The conventional truth that US-Israeli relations are solid, sustainable and largely impervious to American partisan differences is mostly correct. But it’s worth considering whether some important shifts in Israeli foreign-policy priorities will have an impact on the bonds between Tel Aviv and Washington. Over time, Israel’s leaders may find ties to major Asian countries at least of equal value and at most an acceptable alternative to its long-standing Western orientation.
During a visit to Singapore two years ago, Israeli Prime Minister Benjamin Netanyahu announced a “pivot to Asia,” an amusing echo of the Obama era pivot that was much maligned and misunderstood. (It was criticized as proof that the Middle East would be abandoned, and for appearing to focus more on military cooperation with Asian countries wary of China, rather than a more three-dimensional engagement with the rising powers of the east.) For Israel, the announcement was a rhetorical flourish for a reality that had been evolving over many years.
From its early days as an independent state, Israel has courted those members of the UN that might be willing to provide political recognition. The Philippines and Burma (today’s Myanmar) were the only Asian nations to provide support in 1947 and 1948, voting for the partition resolution and for the admittance of Israel as a UN member, respectively. Burma’s leader, U Nu, was the first foreign leader to visit the state. In the 1950s, Israel helped Singapore develop its security sector, and relations have remained strong over the years, often out of the limelight, due to sensitivities about offending Singapore’s large, Muslim-majority neighbor, Malaysia.
India and China, the two Asian powerhouses of today, established discreet relations with Israel in 1950, but it took 40 years to establish full diplomatic relations. Trade was modest in the early years, in the tens of millions of dollars, but today, China is Israel’s second most important trading partner, with over $17 billion in two-way trade in 2017, and around $5 billion with India. (The US-Israel trade volume, by comparison, was about $35 billion in 2017 and 2018.)
Israel is now a member of the Asian Infrastructure Investment Bank, and China has begun to think of its strategic location as part of the massive Belt and Road initiative.
In other measures of soft power, Israeli-China and Israeli-India relations are developing depth. There are two Confucius Institutes in Israel, based in the two major universities in Tel Aviv and Jerusalem. An Israeli NGO, the Israel Asia Center, is committed to building ties among emerging leaders from China, Taiwan, South Korea and India. Tourist travel from Asia is growing annually by double-digits, and the Israeli tourism industry plans expanded hotel capacity to accommodate an anticipated growth in travel from newly mobile Chinese citizens.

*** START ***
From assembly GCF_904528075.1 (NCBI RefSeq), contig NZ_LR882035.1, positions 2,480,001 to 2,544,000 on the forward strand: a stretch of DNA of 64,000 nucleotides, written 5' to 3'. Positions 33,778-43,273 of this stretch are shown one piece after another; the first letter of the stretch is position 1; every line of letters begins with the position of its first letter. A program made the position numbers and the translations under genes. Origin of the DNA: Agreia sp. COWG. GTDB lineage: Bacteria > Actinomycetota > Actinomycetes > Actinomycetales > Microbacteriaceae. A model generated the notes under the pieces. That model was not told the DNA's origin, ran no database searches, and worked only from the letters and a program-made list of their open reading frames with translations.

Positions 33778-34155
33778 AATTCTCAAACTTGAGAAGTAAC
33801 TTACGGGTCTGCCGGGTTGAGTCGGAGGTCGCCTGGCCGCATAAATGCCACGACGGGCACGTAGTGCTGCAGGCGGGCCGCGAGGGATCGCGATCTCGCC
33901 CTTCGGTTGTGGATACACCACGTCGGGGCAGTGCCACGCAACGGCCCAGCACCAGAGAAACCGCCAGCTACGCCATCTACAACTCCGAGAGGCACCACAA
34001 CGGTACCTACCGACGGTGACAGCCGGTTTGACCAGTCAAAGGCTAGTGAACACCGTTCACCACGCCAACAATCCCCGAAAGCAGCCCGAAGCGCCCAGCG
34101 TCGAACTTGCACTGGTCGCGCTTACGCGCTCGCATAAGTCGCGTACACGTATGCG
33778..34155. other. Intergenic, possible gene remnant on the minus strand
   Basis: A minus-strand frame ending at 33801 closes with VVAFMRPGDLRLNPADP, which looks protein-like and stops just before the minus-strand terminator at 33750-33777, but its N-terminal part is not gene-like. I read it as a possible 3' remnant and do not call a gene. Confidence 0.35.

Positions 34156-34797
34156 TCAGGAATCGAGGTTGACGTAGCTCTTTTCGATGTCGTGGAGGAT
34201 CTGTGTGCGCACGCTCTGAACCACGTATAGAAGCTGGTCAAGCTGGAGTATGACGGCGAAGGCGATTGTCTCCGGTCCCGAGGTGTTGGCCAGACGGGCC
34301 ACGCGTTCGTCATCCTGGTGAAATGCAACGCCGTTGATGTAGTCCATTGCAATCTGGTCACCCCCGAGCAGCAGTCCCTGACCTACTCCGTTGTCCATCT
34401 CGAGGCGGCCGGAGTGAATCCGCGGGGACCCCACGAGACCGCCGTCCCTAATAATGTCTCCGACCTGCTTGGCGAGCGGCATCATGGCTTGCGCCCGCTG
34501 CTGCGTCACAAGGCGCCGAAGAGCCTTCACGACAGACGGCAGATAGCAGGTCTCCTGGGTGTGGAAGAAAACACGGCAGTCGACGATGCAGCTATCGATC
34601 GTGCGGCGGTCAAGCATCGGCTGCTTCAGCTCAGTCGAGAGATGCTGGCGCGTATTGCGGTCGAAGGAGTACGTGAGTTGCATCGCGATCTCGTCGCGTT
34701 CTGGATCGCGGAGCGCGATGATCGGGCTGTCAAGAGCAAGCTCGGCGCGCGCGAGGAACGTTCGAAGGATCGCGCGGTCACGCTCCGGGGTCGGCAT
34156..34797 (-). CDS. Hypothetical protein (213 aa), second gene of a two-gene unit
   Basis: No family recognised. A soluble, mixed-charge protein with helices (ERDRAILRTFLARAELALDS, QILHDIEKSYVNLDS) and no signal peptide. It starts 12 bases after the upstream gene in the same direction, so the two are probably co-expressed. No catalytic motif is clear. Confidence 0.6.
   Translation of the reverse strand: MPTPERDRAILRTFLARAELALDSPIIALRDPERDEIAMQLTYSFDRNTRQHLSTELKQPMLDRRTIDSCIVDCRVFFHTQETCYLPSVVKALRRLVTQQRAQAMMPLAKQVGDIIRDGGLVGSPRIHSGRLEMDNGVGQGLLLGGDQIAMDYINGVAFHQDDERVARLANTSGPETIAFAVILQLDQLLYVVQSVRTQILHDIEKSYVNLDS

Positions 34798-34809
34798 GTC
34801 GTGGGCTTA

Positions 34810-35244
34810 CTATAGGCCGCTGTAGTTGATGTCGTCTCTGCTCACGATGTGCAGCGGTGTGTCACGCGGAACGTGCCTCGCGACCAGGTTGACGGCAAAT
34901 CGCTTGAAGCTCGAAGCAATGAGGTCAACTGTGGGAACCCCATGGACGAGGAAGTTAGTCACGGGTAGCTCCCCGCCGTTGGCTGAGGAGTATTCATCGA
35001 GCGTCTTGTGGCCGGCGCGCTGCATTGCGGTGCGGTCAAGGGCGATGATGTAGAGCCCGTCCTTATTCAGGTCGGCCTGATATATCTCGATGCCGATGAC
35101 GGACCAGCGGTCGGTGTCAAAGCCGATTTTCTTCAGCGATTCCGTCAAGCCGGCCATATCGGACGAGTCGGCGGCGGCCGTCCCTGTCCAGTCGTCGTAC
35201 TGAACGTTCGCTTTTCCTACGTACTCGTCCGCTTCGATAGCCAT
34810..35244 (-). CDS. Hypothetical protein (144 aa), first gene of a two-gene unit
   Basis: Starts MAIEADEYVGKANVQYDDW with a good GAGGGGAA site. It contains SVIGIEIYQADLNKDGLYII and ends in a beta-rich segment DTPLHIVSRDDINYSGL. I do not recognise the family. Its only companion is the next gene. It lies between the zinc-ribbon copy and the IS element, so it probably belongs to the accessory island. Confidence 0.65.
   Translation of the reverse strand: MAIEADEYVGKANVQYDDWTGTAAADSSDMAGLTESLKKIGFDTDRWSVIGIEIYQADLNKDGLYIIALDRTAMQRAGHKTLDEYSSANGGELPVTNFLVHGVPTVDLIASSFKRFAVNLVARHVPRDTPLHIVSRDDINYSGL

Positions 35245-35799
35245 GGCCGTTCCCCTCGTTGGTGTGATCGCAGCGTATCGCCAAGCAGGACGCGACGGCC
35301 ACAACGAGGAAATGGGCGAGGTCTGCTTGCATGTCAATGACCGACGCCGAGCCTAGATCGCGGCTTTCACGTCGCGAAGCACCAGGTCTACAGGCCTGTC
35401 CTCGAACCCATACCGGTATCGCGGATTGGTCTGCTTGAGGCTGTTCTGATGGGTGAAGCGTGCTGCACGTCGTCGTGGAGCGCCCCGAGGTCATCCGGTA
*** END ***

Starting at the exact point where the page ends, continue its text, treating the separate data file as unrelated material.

Economic relations in a global marketplace may not be the most important metric of power and influence. One could argue that all these examples simply show the power of mutual economic benefit. Israelis are pragmatic, and their location between Europe and Asia provides a distinct opportunity to sustain their economic success by expanding to new markets.
But with the rising Asian powers, it’s worth keeping in mind that the scale of economic interaction can lead to interdependence in some sectors, and that takes on larger political and security dimensions. For now, nearly all analysts would insist that there is no substitute for the security partnership with the US; Israel has been able to develop its high-tech defense sector and its civilian economy, and avoid painful compromises with the Palestinians, due to American political protection and support.
And in the past, when forced to choose between meeting US expectations or working with new Asian business partners, Israel has accepted the primacy of its ties to Washington. In the late 1990s and again in 2005, Israel had to publicly rescind lucrative transactions with China when the US objected to the technology transfer of airborne radar systems and unmanned aerial vehicles.
Even now, as trade in defense goods forms a significant part of Israeli exports to India and to China, those transactions are still fraught with political considerations. Israel is wary of China’s defense trade with Iran, and China is unhappy with Israel’s important investments in India’s defense sector, estimated at about $600 million in one recent annual count. So one cannot make the case that Israel has deep relationships of trust with the Asian powers, comparable to its decades of strategic cooperation with Washington.
However, it’s still worth opening our minds to the potential shift. Trade in the billions of dollars takes on political value for politicians and industry leaders. They begin to have a vested interest in keeping those relationships steady. Should US-China relations move in a more adversarial direction, Israel may be faced with some difficult tradeoffs. The dilemmas will sharpen if a post-Trump administration walks back the over-the-top embrace of hardline Israeli positions, creating friction in that key relationship. And rising anti-Semitism in many Western countries will erode Israelis’ trust in the West.
It’s not self-evident that the Israeli pivot to Asia will harm Israel’s traditional foreign policy, but it might.
Ellen Laipson, a former vice chair of the US’s National Intelligence Council, is currently director of the international security program at the Schar School of Policy and Government at George Mason University in Virginia. She is a former president and CEO of the Stimson Center in Washington.